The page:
Posted by: Loren Coleman on July 21st, 2011
Jon Carroll of the San Francisco Chronicle in a May 29, 2007 article, wrote a column in which, in passing, he mentioned that the Pangboche Hand was viewed but that it did not impress the journalist.
Of course, this Nepalese ritualized object should not have looked too authentic. It is only a shadow of its former self.
The Pangboche Hand, the so-called Yeti Hand, has been the point of much discussion for almost 50 years in the West, which I summarized in Tom Slick: True Life Encounters in Cryptozoology (Fresno, CA: Craven Street-Linden Press, 2002).
The Abominable Snowman Hand lives on, as well, besides in Nepal, now in Florida, of course. You can see for yourself this summer, if you wish.
As you enter the museum-like area before the ride at the relatively recent Yeti attraction at the Disney World-Orlando’s Expedition Everest, you are greeted with all kinds of real or nearly authentic paintings (such as the following) from Nepal and Tibet of the Abominable Snowmen of the Himalayas. You are also made aware of the rich history of the encounters with Yeti through photographs.
Disney planners used one of my photographs of the Tom Slick Yeti cast found in my collection, and asked me to consult with them about others they might wish to obtain.
One object of interest, of course, was the Pangboche Hand. The fact is the hand at Pangboche is not the original hand seen by the Tom Slick expedition in the late 1950s. The bones of that hand were taken in 1959, and replaced with human bones. When Sir Edmund Hillary debunked the Pangboche Hand in 1960, he had ever reason to do so. That hand, at least in the central portion, was mostly a reconstructed human hand. All who have seen the hand since 1960 have viewed and photographed a fake.
During the planning stages of the creation of the Disney World attraction Expedition Everest, the designers ask me for a recommendation on someone who would sell them photographs of the current Pangboche hand. I referred them to Marc Miller (pictured on the left in the photograph below). A few years ago, Miller related, to his local newspaper, his personal search for Yeti and the link to the Disney display.
Cryptozoologist Marc E.W. Miller and four of his colleagues left Ohio for Nepal and the Tibet border in February 1986 to search for evidence of a Yeti – commonly known as the Abominable Snowman or Bigfoot. When Miller, a Lancaster native, left for his great adventure 22 years ago, he never imagined he would hold what was believed to be the scalp of a Yeti, receive possible hair samples from a Yeti and take a picture with what is believed to be a Yeti’s hand.
“To find something is unexplainable,” Miller said. “It’s how you feel when you win. … It’s that adventure and excitement.”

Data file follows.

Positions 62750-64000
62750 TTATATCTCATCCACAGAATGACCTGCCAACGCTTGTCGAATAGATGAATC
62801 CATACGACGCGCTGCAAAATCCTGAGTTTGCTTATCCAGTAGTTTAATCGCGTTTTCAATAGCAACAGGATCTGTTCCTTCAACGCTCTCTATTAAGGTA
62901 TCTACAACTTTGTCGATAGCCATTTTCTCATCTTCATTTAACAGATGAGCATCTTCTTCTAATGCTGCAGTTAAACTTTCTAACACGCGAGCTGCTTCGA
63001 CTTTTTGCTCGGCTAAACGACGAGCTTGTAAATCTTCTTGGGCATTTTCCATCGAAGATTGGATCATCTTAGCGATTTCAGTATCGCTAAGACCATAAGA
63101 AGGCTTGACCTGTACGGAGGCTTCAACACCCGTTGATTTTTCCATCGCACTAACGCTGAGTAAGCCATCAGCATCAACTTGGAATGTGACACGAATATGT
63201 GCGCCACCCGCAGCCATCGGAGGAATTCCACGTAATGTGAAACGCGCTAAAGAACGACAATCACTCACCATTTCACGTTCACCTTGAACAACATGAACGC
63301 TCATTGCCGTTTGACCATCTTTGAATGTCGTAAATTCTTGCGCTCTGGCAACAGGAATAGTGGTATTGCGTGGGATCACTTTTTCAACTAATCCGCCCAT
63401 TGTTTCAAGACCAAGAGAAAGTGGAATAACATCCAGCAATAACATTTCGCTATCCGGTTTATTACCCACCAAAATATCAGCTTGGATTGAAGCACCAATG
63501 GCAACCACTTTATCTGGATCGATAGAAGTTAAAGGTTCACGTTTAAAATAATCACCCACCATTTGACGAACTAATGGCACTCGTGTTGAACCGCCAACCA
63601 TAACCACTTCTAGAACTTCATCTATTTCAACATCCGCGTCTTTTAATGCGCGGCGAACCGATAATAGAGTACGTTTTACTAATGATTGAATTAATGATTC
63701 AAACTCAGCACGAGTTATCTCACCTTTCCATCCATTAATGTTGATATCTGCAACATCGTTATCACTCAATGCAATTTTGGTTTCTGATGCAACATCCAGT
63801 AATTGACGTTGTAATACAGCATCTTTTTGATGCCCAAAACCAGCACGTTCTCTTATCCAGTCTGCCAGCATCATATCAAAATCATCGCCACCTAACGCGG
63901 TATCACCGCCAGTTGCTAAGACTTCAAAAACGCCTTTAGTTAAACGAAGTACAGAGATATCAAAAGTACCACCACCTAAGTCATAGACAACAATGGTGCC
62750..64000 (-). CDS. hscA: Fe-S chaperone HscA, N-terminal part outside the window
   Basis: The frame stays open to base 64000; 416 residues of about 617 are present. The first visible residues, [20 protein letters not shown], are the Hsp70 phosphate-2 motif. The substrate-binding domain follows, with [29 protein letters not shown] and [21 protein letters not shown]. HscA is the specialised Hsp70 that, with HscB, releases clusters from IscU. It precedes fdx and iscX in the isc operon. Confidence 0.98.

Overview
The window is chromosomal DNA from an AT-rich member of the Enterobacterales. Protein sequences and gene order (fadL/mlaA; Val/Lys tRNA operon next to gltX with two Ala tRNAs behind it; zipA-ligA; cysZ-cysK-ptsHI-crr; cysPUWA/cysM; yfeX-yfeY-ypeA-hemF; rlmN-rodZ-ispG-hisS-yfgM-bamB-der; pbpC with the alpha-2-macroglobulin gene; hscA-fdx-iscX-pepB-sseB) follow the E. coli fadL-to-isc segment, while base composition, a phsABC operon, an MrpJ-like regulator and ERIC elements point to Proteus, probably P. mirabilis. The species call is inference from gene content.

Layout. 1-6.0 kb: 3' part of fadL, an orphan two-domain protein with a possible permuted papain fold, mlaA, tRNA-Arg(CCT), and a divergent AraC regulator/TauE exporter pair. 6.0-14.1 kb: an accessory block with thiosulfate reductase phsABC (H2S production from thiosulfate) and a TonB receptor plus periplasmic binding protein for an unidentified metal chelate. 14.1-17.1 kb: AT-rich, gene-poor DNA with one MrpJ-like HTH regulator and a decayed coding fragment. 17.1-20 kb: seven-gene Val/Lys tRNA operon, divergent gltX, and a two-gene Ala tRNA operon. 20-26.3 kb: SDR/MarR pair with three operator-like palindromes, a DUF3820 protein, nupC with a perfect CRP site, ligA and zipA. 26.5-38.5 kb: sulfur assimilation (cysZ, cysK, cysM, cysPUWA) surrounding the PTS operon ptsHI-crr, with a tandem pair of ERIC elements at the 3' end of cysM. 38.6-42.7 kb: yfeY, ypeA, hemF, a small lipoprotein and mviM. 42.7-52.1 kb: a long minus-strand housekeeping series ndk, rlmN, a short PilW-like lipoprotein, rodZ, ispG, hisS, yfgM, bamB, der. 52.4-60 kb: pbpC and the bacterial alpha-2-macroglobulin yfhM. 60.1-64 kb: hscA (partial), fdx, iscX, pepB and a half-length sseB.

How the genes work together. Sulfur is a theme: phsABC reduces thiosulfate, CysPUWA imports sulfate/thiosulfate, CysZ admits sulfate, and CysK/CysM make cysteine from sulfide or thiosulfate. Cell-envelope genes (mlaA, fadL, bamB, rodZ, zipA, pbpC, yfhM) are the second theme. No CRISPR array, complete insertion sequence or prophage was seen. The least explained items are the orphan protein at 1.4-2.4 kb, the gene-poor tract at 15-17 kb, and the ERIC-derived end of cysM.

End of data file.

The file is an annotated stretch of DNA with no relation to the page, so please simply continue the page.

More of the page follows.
A cryptozoologist is a researcher who studies creatures that haven’t been proved to exist.
The picture of Miller holding a case with the Yeti’s hand is now displayed for people from all over the world to see while enjoying the thrills of “Expedition Everest” at Walt Disney World’s Animal Kingdom.
The Everest Expedtion rollercoaster train stops in the museum briefly during the ride. The ride opened two months ago in the Buena Vista, Fla., Disney theme park and features an exciting real-life depiction of what the Himalayan mountains are like – including a life-like encounter with the Yeti. But finding possible evidence of the Yeti is the outcome of only one of Miller’s world expeditions.
Miller, who has practiced as a neuropsychologist in Lancaster for more than 25 years, has been all over the world. He has explored primitive society in Africa, searched for rare animals in China and Egypt, withstood various types of climates and dangerous situations and wrote two books about his adventures. One of his most prized finds was a rare species of the Asian elephant in China.
“I was paralyzed when I saw it,” he said.
Pictures and keepsakes of all of his adventures hang on the walls of his safari-themed neuropsychology office. Having an artifact from one of his expeditions displayed publicly is something Miller thinks is quite unique. He plans to go to Florida to see the Yeti attraction one day.
“I’m happy I’ve lived and got to see more primitive society,” Miller said. “I’ve had quite a few adventures.”
Loren Coleman is one of the world’s leading cryptozoologists, some say “the” leading living cryptozoologist. Certainly, he is acknowledged as the current living American researcher and writer who has most popularized cryptozoology in the late 20th and early 21st centuries. Starting his fieldwork and investigations in 1960, after traveling and trekking extensively in pursuit of cryptozoological mysteries, Coleman began writing to share his experiences in 1969. An honorary member of Ivan T. Sanderson’s Society for the Investigation of the Unexplained in the 1970s, Coleman has been bestowed with similar honorary memberships of the North Idaho College Cryptozoology Club in 1983, and in subsequent years, that of the British Columbia Scientific Cryptozoology Club, CryptoSafari International, and other international organizations. He was also a Life Member and Benefactor of the International Society of Cryptozoology (now-defunct). Loren Coleman’s daily blog, as a member of the Cryptomundo Team, served as an ongoing avenue of communication for the ever-growing body of cryptozoo news from 2005 through 2013. He returned as an infrequent contributor beginning Halloween week of 2015. Coleman is the founder in 2003, and current director of the International Cryptozoology Museum in Portland, Maine.